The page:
Martín D. Vargas, Jose Beteta, and Tamil Maldonado Vega of Raices Brewing Company
Much like Rahel TafarI and Julius “Eddie” Lofton, Jose Beteta also had to get creative to keep his business open during the pandemic.
Beteta opened the Raíces Brewing Co. a craft brewery in Denver, Colorado in 2019 with the help of a Small Business Administration (SBA) (7a) loan through Wells Fargo. “We did go to different financial institutions, where they just made that barrier a lot bigger and a lot higher. So, it was creating an impossible dream for us—until we came to Wells Fargo and they opened the doors for us.”
The brewery is a welcome addition to the world of craft brewing where people of color are underrepresented. “After researching it, I learned that less than 1% of the U.S.’s 8,000 craft breweries are owned by people of color—just 0.5% in fact. It represented this massive gap in the marketplace,” he said.
COVID-19 hit shortly after the brewery opened but Raíces was able to pull through by pivoting to an online ordering platform and curbside pickup.
Raíces means “roots” in Spanish and Beteta’s business was able to find new ways to operate during challenging times because it was firmly planted in the community.
“We are about community, culture, and cervezas,” he said.
There are many lessons to learn from the pandemic, but one of the most powerful was how resilient small business owners can be when facing strong headwinds. It also helps when they can get the support they need.
"Wells Fargo is striving to support as many small businesses as we can as they continue their journey towards recovery and a brighter future” said Derek Ellington, head of small business banking at Wells Fargo. “Beyond providing much-needed capital, the Open for Business Fund also empowers small businesses with technical assistance and long-term resiliency programs.”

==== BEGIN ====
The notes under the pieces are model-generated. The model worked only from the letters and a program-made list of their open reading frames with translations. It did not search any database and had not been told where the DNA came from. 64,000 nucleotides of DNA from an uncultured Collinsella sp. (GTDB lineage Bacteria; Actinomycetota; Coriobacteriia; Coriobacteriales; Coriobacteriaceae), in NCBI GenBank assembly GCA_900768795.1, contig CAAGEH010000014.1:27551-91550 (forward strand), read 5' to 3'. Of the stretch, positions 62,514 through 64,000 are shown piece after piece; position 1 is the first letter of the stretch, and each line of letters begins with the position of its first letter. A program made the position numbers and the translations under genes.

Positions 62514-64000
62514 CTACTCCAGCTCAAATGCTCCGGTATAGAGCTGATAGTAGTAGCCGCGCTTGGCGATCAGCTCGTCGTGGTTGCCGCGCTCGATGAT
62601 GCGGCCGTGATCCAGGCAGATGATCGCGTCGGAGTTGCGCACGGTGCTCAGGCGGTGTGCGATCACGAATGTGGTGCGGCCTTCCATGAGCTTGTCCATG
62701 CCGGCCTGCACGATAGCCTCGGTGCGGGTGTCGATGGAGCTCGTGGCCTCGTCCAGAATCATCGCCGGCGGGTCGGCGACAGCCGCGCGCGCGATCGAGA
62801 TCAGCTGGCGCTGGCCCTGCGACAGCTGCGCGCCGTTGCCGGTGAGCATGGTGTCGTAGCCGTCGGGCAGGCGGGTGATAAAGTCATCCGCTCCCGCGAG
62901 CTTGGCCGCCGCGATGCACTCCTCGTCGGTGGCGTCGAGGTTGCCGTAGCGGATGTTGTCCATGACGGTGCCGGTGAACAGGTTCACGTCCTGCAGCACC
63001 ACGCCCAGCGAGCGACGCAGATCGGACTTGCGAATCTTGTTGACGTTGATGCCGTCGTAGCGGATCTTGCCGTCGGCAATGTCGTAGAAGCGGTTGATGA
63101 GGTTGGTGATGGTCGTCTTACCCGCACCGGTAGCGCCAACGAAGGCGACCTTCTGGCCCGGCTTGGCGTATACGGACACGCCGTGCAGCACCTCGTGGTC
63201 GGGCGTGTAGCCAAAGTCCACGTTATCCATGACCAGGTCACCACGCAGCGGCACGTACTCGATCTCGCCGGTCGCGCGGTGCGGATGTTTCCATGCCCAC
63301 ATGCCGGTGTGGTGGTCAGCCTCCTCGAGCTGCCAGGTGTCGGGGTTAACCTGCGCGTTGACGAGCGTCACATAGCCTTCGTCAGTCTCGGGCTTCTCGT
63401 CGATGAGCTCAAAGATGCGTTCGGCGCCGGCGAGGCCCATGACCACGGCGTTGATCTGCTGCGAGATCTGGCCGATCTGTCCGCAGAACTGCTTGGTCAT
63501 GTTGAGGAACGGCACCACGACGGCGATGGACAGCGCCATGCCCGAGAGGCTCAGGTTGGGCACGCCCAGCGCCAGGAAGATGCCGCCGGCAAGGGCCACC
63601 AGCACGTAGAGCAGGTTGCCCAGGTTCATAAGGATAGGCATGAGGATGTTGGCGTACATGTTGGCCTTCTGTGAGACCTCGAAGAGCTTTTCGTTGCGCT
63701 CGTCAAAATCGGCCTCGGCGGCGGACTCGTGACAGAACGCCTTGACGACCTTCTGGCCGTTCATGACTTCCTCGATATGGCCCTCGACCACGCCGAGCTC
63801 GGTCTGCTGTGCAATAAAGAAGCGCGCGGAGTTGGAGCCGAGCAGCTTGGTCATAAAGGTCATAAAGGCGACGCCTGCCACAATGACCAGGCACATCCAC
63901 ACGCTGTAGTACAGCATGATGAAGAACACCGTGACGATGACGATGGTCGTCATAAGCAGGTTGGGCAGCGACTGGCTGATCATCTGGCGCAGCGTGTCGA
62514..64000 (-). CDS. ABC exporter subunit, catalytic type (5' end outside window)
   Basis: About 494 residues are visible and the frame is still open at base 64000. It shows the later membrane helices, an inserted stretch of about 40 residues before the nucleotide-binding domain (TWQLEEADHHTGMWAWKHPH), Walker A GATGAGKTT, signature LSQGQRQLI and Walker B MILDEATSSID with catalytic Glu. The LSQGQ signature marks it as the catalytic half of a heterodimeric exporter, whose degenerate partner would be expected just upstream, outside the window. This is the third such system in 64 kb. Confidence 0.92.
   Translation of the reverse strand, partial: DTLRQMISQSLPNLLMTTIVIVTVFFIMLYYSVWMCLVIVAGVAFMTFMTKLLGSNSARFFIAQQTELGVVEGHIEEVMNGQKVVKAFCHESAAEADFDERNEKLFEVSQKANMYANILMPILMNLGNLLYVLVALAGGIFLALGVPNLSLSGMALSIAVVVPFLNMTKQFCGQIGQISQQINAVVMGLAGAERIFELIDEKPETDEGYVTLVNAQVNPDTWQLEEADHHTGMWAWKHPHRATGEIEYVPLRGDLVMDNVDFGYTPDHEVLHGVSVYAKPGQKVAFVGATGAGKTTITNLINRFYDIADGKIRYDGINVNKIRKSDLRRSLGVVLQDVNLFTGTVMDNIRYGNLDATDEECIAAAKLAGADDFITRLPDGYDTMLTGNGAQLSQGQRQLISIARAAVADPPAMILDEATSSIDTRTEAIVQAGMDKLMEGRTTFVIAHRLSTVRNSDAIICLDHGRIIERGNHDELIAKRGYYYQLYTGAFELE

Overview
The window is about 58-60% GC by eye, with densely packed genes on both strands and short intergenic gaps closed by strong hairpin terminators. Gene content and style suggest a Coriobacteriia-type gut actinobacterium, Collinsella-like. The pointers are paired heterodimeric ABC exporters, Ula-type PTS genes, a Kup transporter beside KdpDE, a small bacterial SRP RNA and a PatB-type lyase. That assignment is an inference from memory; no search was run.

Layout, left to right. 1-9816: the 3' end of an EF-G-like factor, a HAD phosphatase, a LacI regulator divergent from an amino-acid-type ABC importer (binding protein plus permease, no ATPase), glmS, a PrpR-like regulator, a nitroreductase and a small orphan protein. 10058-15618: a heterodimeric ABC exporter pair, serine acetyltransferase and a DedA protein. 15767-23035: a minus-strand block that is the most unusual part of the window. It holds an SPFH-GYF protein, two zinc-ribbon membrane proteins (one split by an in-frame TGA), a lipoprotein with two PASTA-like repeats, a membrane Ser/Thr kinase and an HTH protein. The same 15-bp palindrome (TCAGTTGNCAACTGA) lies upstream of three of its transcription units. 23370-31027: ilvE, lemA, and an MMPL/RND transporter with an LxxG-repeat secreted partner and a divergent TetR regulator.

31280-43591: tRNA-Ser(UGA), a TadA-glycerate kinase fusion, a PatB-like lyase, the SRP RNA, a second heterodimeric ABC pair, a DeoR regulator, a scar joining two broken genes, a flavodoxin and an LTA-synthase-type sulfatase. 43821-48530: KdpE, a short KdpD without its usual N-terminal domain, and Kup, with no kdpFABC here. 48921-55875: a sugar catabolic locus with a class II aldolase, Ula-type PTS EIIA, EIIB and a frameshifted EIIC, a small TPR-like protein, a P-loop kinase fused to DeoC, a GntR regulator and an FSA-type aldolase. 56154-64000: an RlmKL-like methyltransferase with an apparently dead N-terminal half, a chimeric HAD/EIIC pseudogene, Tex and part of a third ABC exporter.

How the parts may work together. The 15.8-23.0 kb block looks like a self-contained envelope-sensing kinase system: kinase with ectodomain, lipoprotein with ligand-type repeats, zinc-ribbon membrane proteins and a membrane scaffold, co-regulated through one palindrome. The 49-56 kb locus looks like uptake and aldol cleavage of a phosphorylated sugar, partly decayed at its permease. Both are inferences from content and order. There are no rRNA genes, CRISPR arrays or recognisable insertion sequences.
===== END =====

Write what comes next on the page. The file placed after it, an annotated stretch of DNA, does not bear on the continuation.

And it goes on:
The Fund has helped nearly 152,000 small business owners and protected over 250,000 jobs.
JC Lofton Tailors in Washington, D.C. via Wells Fargo
Now that the dog days of 2020 and 2021 are behind us, business is picking up at JC Lofton Tailors in Washington, D.C. “Now we are getting back to a somewhat normal time—people are going back to work, going on vacation,” he said. “I know...this pandemic caused challenges, but it gives me great pleasure to keep my grandfather’s shop open and thriving,” he told Upworthy.
The pandemic has taught Lofton to plan for the unexpected. “It is important to try to have a savings account for the future—to ensure that if something like this were to happen again, things would be manageable,” he said. But the future looks bright as Lofton eyes opening a second shop next year.
Rahel TafarI of Grant Park Coffeehousevia Wells Fargo
As business returns to downtown Atlanta, the number of customers is back to pre-pandemic levels at the Grant Park Coffeehouse and the business has expanded.
“We were able to open a second location during this pandemic because we never closed a day. We decided to stay open and continue to serve the community—the police officers, and medical staff. I just kept coming to work–sometimes by myself–spent the nights at work to make sure we could get through,” TafarI told Upworthy.
The pandemic was hard, but it taught TafarI valuable lessons like becoming more self-sufficient when the supply chain hit a snag. On a deeper level, she learned something about herself. “We are loved, needed, resilient and creative in so many ways,” she said.
Enrollment is back up at the Hope Rising Center and most of the employees have returned to work. The center was able to purchase two school buses and provide its employees with bonuses thanks to the support it received from Wells Fargo. Bryant-Brown has learned that she must be “prepared for a disaster at any time,” now that she’s made it through the pandemic.
Raices Brewing Company was able to survive the pandemic because of great timing and even better teamwork.
“Having started right before this pandemic happened —which nobody was obviously expecting—it was actually really good timing for us, as we were able to kind of get the feel for the market and adjust,” said Beteta. “We had hard times just like everyone else during COVID-19 closures and subsequent limitations on seating and spacing, but I think we were prepared to be able to handle those challenges."
“The importance of working together as a team and bringing our different talents to the table, along with financial and business education, is what has made Raíces a formula for success,” Beteta added.
Wells Fargo believes that small businesses are the backbone of America. It put those long-standing values to work even more so during the pandemic by lending a helping hand. The last two years have been a struggle, but it’s made our communities tighter and our businesses wiser by showing how much we need one another and how important it is to adapt to unexpected challenges.
Learn more about how Wells Fargo is helping communities across America by addressing societal challenges.